Electronic Governance (EGOV) research studies the use of Information and Communication Technologies to improve governance processes. Sustainable Development (SD) research studies possible development routes that satisfy the needs of the present generation without compromising the ability of the future generations to meet their own needs. Despite substantial progress in advancing both domains independently, little research exists at their intersection — how to utilize EGOV in support of SD. We call this intersection Electronic Governance for Sustainable Development (EGOV4SD). This paper: 1) proposes a conceptual framework for EGOV4SD, 2) proposes EGOV4SD research assessment framework and 3) applies both frameworks to determine the state of EGOV4SD research. The main contribution of the paper is establishing a foundation for EGOV4SD research.
During recent years, we have witnessed revolutionary developments of Information and Communication Technologies (ICTs) and their impact on people’s lives. The way in which such developments contribute to socio-economic development and empowering people depends highly on the absorptive capacity of different societies. While in developed countries, their IT-ecosystems have the capacity for enriching themselves through empowered actors and enhanced interactions and, in turn, for continuous growth; in developing countries, such eco-systems face challenges to produce similar results. However, the challenges faced, particularly by the countries in the Global South; in Asia, Africa and Latin America, can be transformed into opportunities if countries are able to leapfrog in the learning process and develop their human and institutional capacities. In this context, capacity-building programs on ICT for Development (ICT4D), such as Strengthening Information Society Research Capacity Alliance (SIRCA), are of the upmost importance to developing countries. In this introduction to the SIRCA special issue of The Electronic Journal of Information Systems in Developing Countries we discuss the evolution of ICT4D policy and research, explain the experience of the SIRCA II Program, and summarizes the lessons learnt from it.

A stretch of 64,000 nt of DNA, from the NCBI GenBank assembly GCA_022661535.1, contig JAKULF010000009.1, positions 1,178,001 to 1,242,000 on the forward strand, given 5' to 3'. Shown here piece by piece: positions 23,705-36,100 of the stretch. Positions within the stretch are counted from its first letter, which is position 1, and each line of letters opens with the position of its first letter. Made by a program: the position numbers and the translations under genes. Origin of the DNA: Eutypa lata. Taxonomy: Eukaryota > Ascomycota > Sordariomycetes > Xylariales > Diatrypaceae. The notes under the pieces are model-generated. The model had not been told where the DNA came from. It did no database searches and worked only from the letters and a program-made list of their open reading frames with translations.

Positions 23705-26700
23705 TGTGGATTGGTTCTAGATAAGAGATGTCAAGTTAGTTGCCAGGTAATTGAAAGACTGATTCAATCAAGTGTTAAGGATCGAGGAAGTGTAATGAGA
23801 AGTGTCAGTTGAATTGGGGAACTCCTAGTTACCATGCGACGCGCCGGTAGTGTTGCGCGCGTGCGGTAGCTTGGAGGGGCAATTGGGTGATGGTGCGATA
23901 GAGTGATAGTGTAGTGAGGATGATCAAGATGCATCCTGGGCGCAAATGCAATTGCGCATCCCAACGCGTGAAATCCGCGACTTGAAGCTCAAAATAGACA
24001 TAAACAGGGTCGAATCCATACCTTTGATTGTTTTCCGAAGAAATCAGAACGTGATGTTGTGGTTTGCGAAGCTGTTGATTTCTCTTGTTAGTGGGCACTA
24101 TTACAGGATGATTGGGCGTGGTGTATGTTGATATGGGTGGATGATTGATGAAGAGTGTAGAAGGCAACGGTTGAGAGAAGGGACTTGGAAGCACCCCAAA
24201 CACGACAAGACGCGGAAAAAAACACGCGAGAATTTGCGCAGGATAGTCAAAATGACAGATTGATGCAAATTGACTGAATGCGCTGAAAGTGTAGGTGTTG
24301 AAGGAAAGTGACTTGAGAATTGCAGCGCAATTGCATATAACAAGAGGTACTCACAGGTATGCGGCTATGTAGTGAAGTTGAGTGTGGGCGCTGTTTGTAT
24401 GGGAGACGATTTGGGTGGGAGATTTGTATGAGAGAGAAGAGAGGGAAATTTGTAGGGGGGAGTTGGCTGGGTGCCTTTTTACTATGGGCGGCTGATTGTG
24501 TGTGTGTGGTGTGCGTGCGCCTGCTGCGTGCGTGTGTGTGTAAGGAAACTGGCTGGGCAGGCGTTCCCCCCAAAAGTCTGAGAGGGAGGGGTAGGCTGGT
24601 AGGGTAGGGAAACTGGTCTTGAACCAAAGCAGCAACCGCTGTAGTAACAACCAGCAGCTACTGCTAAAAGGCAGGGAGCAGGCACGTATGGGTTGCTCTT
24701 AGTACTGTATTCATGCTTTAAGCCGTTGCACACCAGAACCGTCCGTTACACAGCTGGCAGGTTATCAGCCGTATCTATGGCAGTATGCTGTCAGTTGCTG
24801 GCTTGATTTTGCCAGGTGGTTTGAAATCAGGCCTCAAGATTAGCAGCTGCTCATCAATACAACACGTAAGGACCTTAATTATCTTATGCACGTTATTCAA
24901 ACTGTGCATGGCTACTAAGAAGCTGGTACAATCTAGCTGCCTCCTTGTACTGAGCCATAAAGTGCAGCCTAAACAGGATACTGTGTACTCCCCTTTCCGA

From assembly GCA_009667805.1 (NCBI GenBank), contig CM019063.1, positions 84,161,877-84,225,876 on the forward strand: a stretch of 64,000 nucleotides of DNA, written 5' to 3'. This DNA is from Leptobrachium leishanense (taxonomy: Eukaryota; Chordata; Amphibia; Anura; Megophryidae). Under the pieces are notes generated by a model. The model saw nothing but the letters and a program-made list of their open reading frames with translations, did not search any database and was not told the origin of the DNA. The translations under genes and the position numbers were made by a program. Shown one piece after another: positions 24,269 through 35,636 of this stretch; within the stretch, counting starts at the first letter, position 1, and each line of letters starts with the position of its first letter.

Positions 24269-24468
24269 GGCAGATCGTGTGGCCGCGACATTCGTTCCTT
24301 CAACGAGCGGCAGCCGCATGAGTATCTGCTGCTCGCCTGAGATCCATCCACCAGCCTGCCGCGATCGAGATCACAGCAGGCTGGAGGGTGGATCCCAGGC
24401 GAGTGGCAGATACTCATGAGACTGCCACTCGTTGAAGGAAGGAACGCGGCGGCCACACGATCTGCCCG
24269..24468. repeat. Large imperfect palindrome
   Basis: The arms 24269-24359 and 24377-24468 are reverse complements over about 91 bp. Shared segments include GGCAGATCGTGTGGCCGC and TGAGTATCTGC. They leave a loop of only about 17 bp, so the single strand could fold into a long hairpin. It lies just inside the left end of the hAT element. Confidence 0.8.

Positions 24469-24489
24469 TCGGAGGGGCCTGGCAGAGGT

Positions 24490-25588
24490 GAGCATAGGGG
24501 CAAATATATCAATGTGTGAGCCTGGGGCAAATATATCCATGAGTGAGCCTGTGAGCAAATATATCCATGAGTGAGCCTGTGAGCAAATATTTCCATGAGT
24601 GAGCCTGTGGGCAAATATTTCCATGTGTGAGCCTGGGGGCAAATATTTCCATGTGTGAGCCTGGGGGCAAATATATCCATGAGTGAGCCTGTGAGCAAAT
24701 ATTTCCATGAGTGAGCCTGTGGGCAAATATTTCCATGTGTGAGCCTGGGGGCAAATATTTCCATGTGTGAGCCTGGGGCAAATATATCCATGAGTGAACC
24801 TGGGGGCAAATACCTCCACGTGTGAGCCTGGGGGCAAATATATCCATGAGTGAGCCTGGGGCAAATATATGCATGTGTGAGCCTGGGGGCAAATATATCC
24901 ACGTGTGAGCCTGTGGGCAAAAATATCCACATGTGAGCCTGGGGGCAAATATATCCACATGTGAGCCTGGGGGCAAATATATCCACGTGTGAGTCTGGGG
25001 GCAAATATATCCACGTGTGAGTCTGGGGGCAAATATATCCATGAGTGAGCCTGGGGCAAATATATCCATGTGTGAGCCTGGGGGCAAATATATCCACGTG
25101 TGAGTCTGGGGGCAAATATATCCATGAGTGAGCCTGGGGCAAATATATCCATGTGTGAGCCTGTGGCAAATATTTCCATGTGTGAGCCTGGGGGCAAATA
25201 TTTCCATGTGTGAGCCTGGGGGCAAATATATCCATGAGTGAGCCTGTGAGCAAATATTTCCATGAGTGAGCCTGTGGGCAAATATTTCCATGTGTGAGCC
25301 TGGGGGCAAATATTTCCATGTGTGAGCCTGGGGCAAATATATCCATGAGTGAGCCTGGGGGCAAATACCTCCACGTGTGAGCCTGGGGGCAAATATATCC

Abstract. The paper presents a measurement framework for assessing the e- Governance maturity level of countries through the analysis of municipal websites. The paper also introduces the results of a survey carried out to apply and validate the framework. Applied to municipal websites of different countries, the framework considers websites content and design. For each country, the sample included three websites of local governments belonging to regions with low, medium and high population, respectively. The country measure was calculated based on the average obtained by the municipal websites adjusted by a correction factor based on the compliance of general features. The numerical values obtained by countries allow comparing their degree of e-Governance maturity and ranking them accordingly. The contribution of this paper is to present a novel approach for assessing e- Governance maturity of countries based on analyzing how electronic public services are delivered through municipal websites to citizens living in different populated areas.
nformation sharing (IS) is a key capability required for one-stop and networked government, responding to a variety of intra-organizational, inter-organizational, or cross-national needs like sharing service-related information between parties involved in the delivery of seamless services, sharing information on available resources to enable whole-of-government response to emergencies, etc. Despite its importance, the IS capability is not common for governments due to various technical, organizational, cultural, and other barriers which are generally difficult to address by individual agencies. However, developing such capabilities is a challenging task which requires government-wide coordination, explicit policies and strategies, and concrete implementation frameworks. At the same time, reconciling existing theoretical frameworks with the IS practice can be difficult due to the differences in conceptions and abstraction levels. In order to address such difficulties, this chapter proposes a conceptual framework to guide the development of Government Information Sharing (GIS) policies, strategies, and implementations. By integrating theoretical frameworks and the GIS practice, the framework adopts a holistic view on the GIS problem, highlights the main areas for policy intervention, and provides policy makers and government managers with conceptual clarity on the GIS problem.